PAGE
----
The dual black swan events of the COVID-19 pandemic and oil price war have created a unique analytical opportunity within petroleum products as the strip price for natural gas is showing larger percentage increases than crude or NGLs because the market is pricing in the assumption that continued electricity demand will not fall as quickly as the oversupply of natural gas.
In this episode your hosts Tavis and Sy revisit March, the month where COVID-19 began to be taken seriously and the worst of Saudi Arabia’s disagreement with Russia (so far)
Members of the group dubbed OPEC+ have (nearly) come to an agreement upon global production cuts, but the market has failed to respond. Does this spell disaster for the industry?
Will Thursday’s OPEC+ meeting lead to global production cuts or will talks fall apart and end without a deal?
Action must be taken in order to bring supply and demand back into balance by imposing production quotas. The Texas Railroad Commission is the only domestic governing body that has the immediate power to prorate production, and thus the only entity that has the power to save this drowning industry.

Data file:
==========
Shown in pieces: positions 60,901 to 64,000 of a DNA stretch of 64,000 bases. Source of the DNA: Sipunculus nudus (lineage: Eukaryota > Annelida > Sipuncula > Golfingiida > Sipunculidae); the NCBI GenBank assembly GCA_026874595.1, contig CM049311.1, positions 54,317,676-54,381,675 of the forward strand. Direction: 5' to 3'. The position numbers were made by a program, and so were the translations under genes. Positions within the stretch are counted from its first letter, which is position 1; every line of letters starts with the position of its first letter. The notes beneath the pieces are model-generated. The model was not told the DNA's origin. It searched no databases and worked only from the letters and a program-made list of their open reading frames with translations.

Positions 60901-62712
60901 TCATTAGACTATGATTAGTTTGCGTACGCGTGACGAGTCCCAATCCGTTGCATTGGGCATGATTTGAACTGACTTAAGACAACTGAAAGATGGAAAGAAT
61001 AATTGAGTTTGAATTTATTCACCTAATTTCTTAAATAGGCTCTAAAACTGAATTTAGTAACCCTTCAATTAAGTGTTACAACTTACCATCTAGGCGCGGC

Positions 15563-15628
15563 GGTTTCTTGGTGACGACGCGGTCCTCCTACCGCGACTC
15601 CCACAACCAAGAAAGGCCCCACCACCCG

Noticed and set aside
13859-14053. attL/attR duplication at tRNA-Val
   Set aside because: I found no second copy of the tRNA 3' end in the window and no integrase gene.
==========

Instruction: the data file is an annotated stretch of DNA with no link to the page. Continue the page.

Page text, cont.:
Oil prices surged this morning as President Trump announced Saudi Arabia and Russia would be cutting back 10 million barrels of production with more potentially on the horizon. As the White House meets with at least seven U.S. energy CEOs on Friday and an emergency OPEC+ meeting in the coming weeks, the news comes as a brief sigh of relief in a time when our industry is struggling to keep its head above water.
With the world increasingly oversupplied due to a global pandemic and overproduction flooding the market, crude is being forced into storage in hopes of a future when prices begin to stabilize. The only problem – storage is reaching capacity.
In this episode your host Tavis talks about, you guessed it, the virus. Huge drops in energy demand, no more nail salons for Nana, and the government asking a celebrity
In this episode your host Tavis talks about how he is out of toilet paper, supertankers are making BANK, and the Saudi Prince’s choice to detain friends and family. A